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Wednesday, October 25, 2006

Victorian Cherubim Cliparts

Victorian morality is a distillation of the moral views of people living at the time of Queen Victoria (reigned 1837 - 1901) in particular, and to the moral climate of Great Britain throughout the 19th century in general. It is not tied to this historical period and can describe any set of values that espouses sexual repression, low tolerance of crime, and a strong social ethic.

Historians now regard the Victorian era as a time of many contradictions. A plethora of social movements concerned with improving public morals co-existed with a class system that permitted harsh living conditions for many. The apparent contradiction between the widespread cultivation of an outward appearance of dignity and restraint and the prevalence of social phenomena that included prostitution and child labour were two sides of the same coin: the various social reform movements and high principles arose from attempts to improve the harsh conditions.

The term Victorian has acquired a range of connotations, including that of a particularly strict set of moral standards, which are often applied hypocritically. This stems from the image of Queen Victoria —and her husband, Prince Albert, perhaps even more so—as innocents, unaware of the private habits of many of her respectable subjects; this particularly relates to their sex lives.

Two hundred years earlier the Puritan republican movement under Oliver Cromwell had temporarily overthrown the British monarchy. During England's years as a republic, the law imposed a strict moral code on the people (even abolishing Christmas as too indulgent of the sensual pleasures).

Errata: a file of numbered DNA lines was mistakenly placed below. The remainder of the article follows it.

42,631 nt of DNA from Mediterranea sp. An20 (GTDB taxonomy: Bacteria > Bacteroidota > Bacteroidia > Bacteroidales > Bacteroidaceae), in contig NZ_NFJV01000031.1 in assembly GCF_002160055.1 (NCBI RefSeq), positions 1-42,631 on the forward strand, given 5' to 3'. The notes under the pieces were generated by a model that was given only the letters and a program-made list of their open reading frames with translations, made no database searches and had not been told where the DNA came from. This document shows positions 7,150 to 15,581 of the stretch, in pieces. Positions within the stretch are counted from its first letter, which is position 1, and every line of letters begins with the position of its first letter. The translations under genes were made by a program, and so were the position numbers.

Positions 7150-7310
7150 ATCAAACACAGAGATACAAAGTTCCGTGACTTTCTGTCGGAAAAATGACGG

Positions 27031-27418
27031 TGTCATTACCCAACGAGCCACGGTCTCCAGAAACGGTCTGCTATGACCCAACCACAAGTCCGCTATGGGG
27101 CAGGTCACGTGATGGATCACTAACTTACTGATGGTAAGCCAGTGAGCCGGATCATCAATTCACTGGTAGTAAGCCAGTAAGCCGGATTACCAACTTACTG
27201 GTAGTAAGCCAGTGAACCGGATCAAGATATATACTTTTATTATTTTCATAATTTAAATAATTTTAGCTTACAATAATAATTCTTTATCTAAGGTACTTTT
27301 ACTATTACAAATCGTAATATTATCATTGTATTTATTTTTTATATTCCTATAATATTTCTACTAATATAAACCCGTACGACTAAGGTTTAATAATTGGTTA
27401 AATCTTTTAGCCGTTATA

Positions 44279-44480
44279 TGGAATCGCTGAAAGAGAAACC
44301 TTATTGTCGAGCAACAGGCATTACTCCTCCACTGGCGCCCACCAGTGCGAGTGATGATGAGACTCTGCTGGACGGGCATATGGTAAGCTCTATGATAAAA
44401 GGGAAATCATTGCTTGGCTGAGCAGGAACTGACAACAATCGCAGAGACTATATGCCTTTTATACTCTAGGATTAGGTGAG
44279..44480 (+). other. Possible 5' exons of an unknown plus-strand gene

When the monarchy was restored, a period of loose living and debauchery appeared to be a reaction to the earlier repression. The two social forces of puritanism and libertinism continued to motivate the collective psyche of the United Kingdom from the restoration onward. This was particularly significant in the public perceptions of the later Hanoverean monarchs who immediately preceded Queen Victoria. For instance, her uncle George IV was commonly perceived as a pleasure-seeking playboy, whose conduct in office was the cause of much scandal.

By the time of Victoria, the interplay between high cultured morals and low vulgarity was thoroughly embedded in British culture.


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